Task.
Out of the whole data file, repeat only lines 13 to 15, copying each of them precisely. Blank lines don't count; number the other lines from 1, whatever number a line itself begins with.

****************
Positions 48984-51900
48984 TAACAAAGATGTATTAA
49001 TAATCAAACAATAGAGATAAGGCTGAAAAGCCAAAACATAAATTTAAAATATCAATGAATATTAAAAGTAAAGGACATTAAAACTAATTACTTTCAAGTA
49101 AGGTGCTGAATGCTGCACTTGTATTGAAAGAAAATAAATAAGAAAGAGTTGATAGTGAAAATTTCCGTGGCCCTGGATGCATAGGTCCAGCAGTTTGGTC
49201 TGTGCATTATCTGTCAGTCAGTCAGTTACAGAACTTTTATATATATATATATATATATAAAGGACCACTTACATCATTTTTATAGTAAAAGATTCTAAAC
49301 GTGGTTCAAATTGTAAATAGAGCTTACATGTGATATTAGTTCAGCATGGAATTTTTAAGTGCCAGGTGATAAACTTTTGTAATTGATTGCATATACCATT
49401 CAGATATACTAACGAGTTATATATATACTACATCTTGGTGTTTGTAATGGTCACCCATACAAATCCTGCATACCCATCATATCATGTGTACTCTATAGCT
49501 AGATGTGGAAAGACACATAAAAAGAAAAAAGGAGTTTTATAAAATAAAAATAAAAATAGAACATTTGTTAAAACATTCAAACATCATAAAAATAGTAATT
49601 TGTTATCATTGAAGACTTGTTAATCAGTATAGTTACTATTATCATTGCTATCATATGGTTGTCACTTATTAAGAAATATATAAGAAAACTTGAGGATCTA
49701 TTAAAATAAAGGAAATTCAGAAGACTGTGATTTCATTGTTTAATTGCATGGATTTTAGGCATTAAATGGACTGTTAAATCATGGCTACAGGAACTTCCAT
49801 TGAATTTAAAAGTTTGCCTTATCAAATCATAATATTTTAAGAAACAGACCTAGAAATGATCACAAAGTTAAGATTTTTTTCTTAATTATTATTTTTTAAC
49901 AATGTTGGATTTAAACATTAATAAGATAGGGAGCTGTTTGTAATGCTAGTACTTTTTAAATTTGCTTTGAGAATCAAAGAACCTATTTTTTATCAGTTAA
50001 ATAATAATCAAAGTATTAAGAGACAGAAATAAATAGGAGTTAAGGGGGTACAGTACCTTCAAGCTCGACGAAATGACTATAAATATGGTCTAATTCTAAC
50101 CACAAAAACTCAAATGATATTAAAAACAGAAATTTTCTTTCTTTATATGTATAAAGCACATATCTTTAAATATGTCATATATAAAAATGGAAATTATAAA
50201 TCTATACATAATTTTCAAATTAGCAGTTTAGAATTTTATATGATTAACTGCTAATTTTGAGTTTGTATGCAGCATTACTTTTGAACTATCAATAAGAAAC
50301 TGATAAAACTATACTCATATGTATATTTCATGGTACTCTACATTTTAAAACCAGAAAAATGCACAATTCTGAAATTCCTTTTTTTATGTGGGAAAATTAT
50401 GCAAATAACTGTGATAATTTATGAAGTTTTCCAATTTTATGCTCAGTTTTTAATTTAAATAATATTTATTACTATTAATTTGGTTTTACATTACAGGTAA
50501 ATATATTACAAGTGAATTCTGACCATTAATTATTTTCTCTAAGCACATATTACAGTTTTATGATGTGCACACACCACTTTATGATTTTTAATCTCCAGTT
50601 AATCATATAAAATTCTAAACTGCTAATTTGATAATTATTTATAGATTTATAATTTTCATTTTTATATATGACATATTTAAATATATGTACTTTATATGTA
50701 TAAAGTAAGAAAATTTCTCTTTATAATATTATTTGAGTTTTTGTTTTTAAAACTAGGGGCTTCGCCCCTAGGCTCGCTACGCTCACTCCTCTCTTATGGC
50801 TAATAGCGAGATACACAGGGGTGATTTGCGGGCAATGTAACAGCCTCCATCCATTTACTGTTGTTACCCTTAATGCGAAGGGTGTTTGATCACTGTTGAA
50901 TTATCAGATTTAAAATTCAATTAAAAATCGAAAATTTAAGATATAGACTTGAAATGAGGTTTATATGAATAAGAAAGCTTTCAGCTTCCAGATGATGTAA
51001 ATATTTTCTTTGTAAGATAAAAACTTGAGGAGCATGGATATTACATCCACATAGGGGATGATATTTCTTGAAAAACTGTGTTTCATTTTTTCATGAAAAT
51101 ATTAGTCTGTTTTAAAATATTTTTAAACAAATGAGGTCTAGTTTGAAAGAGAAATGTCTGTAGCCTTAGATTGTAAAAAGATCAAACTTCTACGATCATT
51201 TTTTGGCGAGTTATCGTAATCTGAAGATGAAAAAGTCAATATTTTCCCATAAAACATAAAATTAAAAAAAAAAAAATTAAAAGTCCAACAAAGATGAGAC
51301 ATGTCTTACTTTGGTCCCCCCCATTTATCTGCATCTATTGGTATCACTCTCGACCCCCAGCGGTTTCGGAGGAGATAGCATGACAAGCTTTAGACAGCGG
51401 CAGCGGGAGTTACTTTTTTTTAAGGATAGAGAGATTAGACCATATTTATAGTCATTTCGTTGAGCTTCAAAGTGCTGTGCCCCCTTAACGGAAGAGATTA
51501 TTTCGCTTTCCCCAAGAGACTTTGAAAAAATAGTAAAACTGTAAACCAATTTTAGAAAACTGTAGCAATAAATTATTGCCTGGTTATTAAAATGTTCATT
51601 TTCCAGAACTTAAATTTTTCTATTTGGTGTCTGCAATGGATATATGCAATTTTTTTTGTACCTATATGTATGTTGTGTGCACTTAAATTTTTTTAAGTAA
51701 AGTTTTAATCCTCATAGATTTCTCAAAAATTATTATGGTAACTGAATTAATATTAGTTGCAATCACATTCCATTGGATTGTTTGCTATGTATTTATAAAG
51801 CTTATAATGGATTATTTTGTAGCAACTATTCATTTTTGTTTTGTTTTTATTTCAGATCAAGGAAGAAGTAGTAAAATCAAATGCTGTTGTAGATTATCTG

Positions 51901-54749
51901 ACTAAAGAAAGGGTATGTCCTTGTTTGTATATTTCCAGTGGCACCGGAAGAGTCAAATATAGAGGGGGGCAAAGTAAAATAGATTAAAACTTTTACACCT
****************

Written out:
50001 ATAATAATCAAAGTATTAAGAGACAGAAATAAATAGGAGTTAAGGGGGTACAGTACCTTCAAGCTCGACGAAATGACTATAAATATGGTCTAATTCTAAC
50101 CACAAAAACTCAAATGATATTAAAAACAGAAATTTTCTTTCTTTATATGTATAAAGCACATATCTTTAAATATGTCATATATAAAAATGGAAATTATAAA
50201 TCTATACATAATTTTCAAATTAGCAGTTTAGAATTTTATATGATTAACTGCTAATTTTGAGTTTGTATGCAGCATTACTTTTGAACTATCAATAAGAAAC